In an embodiment:
(a) fihe distal cylinder has two regions, on respective sides of the distal cylinder,
(b) tiie tube is adqited to be in communication with a first one of the regions,
(c) a second one of the regions is configured such that motion of the distal piston in a first direction changes a fluid pressure in the second region, and
(d) the distal piston is coupled to the distal cylinder so as to experience a force in a second direction, opposite to the first direction, responsive to the change in fluid pressure.
For some applications, the proximal piston is adapted to be hand operated. In an embodiment, the apparatus includes a linkage, coupled to the proximal piston, which is adapted to facilitate hand operation of the proximal piston.
For some applications, the tool is coupled to the distal piston so as to be actuated by pressurization of the tube by the hquid due to operation of flie proximal pistoiL For example, Ifae tool may include a forceps, and actuating the tool by pnsssunzotion of die tube causes the forceps to close. Alternatively, the tool mcludes a snare, and actuating the tool by pressurization of the tube causes the snare to close.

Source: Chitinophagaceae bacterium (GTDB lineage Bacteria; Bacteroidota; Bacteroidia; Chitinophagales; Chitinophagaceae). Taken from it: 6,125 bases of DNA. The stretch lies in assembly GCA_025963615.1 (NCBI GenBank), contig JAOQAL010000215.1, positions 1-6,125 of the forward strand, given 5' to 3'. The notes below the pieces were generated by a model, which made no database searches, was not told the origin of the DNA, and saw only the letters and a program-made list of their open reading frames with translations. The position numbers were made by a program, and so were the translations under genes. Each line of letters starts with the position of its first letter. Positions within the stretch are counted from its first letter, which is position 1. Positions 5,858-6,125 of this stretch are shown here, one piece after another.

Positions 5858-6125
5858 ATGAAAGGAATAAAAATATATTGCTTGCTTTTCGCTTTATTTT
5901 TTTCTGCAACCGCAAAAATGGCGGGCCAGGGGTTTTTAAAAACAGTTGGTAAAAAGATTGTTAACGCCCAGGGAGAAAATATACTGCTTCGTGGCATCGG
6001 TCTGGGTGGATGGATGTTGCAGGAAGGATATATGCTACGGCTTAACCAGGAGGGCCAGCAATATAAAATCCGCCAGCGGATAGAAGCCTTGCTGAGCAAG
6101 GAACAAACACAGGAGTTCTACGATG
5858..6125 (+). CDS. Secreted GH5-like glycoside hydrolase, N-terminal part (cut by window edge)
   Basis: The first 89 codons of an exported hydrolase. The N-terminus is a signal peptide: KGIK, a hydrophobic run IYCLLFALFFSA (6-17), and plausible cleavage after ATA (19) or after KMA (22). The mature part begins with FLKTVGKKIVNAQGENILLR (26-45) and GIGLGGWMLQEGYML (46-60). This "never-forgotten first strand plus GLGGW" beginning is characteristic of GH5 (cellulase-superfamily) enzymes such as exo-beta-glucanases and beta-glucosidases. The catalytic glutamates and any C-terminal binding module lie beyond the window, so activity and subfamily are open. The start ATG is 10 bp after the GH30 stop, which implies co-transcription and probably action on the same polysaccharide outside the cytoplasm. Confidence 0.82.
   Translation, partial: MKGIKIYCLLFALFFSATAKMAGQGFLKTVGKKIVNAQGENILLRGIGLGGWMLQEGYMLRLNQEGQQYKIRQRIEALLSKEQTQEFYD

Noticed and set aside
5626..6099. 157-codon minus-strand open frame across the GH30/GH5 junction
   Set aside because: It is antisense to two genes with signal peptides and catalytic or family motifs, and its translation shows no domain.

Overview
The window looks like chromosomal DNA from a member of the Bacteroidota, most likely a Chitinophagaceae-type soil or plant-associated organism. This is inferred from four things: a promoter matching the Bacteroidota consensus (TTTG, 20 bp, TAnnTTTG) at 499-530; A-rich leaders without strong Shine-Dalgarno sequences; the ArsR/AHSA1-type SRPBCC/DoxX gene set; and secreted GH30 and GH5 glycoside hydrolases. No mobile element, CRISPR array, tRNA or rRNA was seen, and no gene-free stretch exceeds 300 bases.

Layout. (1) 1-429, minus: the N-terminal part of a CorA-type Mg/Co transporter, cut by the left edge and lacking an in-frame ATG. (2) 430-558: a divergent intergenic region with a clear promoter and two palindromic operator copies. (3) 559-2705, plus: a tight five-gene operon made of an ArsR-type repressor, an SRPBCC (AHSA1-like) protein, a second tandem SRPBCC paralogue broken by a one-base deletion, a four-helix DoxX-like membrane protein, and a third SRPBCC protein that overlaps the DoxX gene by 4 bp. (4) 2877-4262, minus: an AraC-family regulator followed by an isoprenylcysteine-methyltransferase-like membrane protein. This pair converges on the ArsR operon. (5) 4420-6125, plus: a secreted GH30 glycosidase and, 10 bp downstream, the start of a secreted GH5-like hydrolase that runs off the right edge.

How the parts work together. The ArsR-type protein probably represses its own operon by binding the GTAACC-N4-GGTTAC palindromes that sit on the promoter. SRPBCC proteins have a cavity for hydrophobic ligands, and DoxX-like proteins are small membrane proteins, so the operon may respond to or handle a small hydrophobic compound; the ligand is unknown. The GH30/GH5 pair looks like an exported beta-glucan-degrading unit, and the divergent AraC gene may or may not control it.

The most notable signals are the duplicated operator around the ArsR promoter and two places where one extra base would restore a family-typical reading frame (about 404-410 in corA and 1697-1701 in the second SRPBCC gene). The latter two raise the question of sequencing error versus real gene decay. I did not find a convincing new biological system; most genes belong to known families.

There is fiirdier provided, in accordance with an embodiment of the present invention, endoscopic apparatus having a distal end for insertion into a body of a
patient and a proximal .end that is held outside the body of the patient, the apparauis including:
a distal piston;
a distal cylinder within which the distal piston is slidably contained, and which is in a vicinity of the distal end of the mdoscopic q>paratus, the distal cyliader having a first distal port proximal to the distal piston and a second distal port distal to the distal piston;
a tool coi^led to be actuated by displacement of the distal piston;
a proximal piston;
a proximal cylinder within which the proximal piston is slidably contained, and which is in a vicinity of the proximal end of the endoscopic apparatus, the proximal cy&ada having a first proximal port proximal to the proximal piston and a second proximal port distal to the proximal piston; and